Crystalloid Prehydration versus Cohydration for Prevention Of Hypotension during Spinal Anaesthesia For Elective Caesarean Section
Background: Hypotension during spinal anesthesia is a well known problem.
Traditionally prehydration before the spinal block is one of the strategies used to
prevent hypotension. Recently the efficacy of prehydration has been questioned.
Objective: To compare the incidence of hypotension and vasopressor requirement
with crystalloid prehydration and cohydration in women undergoing elective
Methods: The prospective randomized study was carried out in 120 patients undergoing elective lower segment caesarian section under spinal anaesthesia. They were allocated to receive either 20ml/kg of lactated ringer’s solution during 20 minutes prior to induction of spinal anaesthesia (prehydration group) or equivalent volume by rapid infusion immediately after administration of the local anaesthetic intrathecally (cohydration group). Vitals, incidence of hypotension, dose of mephenteramine used and complications were recorded.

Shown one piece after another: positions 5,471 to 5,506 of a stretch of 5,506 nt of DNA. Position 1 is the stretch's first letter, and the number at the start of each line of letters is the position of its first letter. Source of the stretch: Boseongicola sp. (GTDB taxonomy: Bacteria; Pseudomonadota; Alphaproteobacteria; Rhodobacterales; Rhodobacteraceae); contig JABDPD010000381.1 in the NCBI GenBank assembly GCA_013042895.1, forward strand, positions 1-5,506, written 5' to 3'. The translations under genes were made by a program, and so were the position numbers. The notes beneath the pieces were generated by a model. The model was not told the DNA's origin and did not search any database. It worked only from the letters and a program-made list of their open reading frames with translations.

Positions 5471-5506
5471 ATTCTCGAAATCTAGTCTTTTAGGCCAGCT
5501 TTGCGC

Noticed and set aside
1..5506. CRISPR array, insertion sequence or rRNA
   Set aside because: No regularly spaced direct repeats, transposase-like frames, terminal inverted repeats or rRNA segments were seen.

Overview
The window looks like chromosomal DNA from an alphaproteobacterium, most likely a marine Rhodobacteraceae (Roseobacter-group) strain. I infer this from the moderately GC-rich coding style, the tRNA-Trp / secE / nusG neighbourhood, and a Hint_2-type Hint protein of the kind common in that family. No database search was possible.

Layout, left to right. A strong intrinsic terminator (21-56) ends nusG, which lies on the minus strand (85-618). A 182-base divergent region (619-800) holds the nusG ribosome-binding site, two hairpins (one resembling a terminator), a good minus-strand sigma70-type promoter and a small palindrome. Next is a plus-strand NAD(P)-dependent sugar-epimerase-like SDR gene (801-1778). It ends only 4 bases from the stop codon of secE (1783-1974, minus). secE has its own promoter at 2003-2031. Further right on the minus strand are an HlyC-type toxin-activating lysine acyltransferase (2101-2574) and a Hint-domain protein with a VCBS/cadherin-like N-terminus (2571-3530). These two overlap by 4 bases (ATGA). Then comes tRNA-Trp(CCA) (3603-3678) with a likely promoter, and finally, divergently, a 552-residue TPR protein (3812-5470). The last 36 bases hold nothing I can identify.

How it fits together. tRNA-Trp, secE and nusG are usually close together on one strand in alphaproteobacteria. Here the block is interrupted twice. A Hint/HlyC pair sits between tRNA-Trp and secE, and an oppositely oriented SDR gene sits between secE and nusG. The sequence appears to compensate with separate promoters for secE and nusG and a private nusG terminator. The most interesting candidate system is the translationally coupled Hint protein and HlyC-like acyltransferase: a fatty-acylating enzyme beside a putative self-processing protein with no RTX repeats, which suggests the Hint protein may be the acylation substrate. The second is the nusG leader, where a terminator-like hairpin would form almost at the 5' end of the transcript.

Results: Hypotension occurred in 19 of 60 patients (31.6%) in prehydration group whereas in 15 of 60 patients (25.0%) in cohydration group, but the difference was not significant (P>0.05). But significantly less patients in the cohydration group (2 of 60 vs 18 of 60) developed hypotension and required vasopressor therapy before delivery of baby (P<0.001). Similarly, parturients in the cohydration group required significantly less dose of mephenteramine for treatment of hypotension.
Conclusion: Rapid crystalloid administration after the induction of spinal anaesthesia for elective caesarean section prevents hypotension before delivery and decreases vasopressor
Health Renaissance 2014;12(3): 190-196